During the month of March, I am participating in the Slice of Life Challenge, hosted by Stacey Shubitz and Ruth Ayres at twowritingteachers.wordpress.com. I have started a new blog because this challenge has inspired me to work on my own creative writing. This post is part of a series about presents that I am working on, inspired by The Twelve Kinds of Ice by Ellen Bryan Obed. My father had a serious accident eleven years ago and I have been trying to figure out a way to write about it ever since. I'm trying to through this serious of memoirs about the gifts he has given me and my family members throughout our lives.
For other posts in the series, please head over to tworeflectiveteachers.blogspot.com, which is where I began the series.
The Gift of Honoring a Kid's Passion
We moved around a lot when I was a child and I think that my youngest brother and I had an easier time with that than my middle brother did. One of the reasons that it was easier for Charlie and me to deal with moving was that we played team sports and therefore, fit right into a group of friends. My brother John preferred individual sports. When we were growing up in the mid seventies/early eighties, fly-fishing had not really taken off as a sport. Brad Pitt didn't catch trout on the big screen until 1992 when A River Runs Through It inspired many people to learn to cast. However, John loved to fish. My father wasn't much of a fisherman--he had played football and rowed crew--but he learned to fish in order to support my brother. As a ten year-old, John was the youngest student that Lee Wulff accepted at his famous Wulff School of Fly Fishing in upstate New York and I remember the two of them carving out hours to spend catching and releasing fish.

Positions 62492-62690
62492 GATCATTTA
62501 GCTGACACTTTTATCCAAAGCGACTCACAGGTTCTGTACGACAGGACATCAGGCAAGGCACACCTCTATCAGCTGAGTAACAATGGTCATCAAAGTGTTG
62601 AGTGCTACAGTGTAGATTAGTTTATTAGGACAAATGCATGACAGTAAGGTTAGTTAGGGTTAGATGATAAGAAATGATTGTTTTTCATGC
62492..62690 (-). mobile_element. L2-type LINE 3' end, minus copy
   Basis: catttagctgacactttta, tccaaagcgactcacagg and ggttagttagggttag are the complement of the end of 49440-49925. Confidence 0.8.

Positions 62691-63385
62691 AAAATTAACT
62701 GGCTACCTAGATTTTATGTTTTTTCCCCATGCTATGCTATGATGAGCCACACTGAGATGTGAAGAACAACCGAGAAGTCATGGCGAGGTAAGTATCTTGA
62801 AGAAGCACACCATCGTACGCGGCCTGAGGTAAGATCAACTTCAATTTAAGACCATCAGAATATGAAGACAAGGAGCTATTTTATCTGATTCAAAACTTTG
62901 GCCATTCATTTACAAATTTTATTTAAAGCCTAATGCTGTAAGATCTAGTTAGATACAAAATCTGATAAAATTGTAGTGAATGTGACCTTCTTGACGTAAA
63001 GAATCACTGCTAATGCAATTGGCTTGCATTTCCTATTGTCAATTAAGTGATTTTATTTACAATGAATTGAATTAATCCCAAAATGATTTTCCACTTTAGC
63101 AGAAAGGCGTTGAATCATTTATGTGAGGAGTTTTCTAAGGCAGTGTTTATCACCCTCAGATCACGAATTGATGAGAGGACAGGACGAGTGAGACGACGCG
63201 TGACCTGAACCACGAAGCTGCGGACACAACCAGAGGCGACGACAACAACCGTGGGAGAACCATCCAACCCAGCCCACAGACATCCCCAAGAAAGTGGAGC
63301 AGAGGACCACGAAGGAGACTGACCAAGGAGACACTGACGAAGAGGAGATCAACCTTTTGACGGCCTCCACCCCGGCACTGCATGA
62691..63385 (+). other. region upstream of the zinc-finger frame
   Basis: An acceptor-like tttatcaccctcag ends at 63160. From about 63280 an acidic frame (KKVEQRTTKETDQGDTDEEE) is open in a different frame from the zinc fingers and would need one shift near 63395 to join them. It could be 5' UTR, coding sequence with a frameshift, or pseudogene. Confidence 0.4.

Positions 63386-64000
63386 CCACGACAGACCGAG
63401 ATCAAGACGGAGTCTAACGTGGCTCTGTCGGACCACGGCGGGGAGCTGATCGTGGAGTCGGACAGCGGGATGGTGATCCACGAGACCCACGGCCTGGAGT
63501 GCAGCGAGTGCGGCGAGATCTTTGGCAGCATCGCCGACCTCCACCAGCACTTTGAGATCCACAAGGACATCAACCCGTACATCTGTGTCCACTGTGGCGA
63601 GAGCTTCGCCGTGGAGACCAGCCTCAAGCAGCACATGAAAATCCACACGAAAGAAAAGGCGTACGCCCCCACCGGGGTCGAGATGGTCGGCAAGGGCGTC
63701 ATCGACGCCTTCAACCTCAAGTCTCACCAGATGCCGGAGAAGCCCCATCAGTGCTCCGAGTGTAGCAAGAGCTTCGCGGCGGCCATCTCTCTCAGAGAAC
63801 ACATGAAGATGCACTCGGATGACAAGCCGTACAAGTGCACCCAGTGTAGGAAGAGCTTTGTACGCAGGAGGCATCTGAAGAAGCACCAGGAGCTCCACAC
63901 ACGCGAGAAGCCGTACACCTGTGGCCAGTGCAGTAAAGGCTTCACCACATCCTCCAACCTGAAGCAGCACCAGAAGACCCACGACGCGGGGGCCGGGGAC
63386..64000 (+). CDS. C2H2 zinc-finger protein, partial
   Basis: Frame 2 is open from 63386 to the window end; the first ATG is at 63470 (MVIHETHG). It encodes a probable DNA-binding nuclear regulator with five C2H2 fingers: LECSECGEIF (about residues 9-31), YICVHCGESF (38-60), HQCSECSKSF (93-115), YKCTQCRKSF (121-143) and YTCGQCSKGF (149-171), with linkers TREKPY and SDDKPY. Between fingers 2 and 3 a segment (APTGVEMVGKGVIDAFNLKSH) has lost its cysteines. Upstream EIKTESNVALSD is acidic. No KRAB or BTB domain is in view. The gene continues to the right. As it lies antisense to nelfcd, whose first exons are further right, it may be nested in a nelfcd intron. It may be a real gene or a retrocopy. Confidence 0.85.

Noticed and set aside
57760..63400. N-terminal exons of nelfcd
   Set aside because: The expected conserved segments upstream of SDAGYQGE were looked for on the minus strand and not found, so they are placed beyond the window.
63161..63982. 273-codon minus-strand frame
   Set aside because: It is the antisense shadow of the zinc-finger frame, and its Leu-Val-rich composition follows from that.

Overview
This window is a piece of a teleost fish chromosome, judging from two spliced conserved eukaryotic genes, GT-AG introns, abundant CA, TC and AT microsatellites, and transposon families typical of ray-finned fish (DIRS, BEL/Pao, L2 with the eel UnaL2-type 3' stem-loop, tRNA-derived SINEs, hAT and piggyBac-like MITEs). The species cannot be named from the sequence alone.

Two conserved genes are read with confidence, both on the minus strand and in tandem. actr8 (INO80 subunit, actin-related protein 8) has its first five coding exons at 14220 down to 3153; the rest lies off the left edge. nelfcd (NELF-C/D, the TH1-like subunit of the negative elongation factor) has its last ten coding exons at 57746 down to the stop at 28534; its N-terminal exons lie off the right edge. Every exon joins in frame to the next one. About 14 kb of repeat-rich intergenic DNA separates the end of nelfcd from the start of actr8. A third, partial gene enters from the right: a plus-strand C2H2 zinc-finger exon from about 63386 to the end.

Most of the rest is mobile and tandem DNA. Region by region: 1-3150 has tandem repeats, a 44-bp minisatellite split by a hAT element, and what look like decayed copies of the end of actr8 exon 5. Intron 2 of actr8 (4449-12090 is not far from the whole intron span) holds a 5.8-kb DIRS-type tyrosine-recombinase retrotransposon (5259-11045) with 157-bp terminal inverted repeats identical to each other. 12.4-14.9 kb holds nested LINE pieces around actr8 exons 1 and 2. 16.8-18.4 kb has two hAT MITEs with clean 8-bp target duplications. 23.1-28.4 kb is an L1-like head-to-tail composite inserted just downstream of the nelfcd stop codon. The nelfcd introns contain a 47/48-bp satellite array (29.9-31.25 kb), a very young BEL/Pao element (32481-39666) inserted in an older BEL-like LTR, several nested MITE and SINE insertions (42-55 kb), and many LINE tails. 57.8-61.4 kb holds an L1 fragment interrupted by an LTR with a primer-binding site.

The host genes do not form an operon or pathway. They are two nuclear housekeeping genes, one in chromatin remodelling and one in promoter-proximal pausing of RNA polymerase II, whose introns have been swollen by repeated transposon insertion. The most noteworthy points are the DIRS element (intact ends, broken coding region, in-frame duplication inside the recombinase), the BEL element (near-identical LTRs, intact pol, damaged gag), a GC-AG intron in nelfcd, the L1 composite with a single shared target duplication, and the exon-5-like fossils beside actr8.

My father was never a particularly good fly-fisherman. There are many more stories about him falling into the water than about him catching the perfect fish. One time, his waders filled up with water and John had to pull him out of the river. Another time, he fell off the bow of the boat into Block Island Sound and spent the rest of his fishing day with his buddies huddled in a blanket. Just recently, he plummeted into the pond at the trout club where he now goes to scratch his fishing itch. But he loves it and he loved the time he spent with my brother.
And here's the really happy ending to the stories about John and my dad's fishing adventures and my dad's acceptance of John's individual passion. John worked for Orvis when he was getting his Master's in Urban Planning at NYU. He was a pretty coveted fishing guide since he knew the Beaverkill really well; top executives wanted John to take them fishing. Guess what? One of them wanted John to work for him, as well. One of them headhunted John away from Orvis when John was working as their head guide, taking people all over the world fishing, and he has been working for the new company ever since--not as a fisherman, but as a trader who makes enough money to take himself and his boys anywhere in the world that he wants to fish.
I have tried to inspire, nurture, celebrate and honor my daughters' passions the way my father did for all of us. What incredible gifts.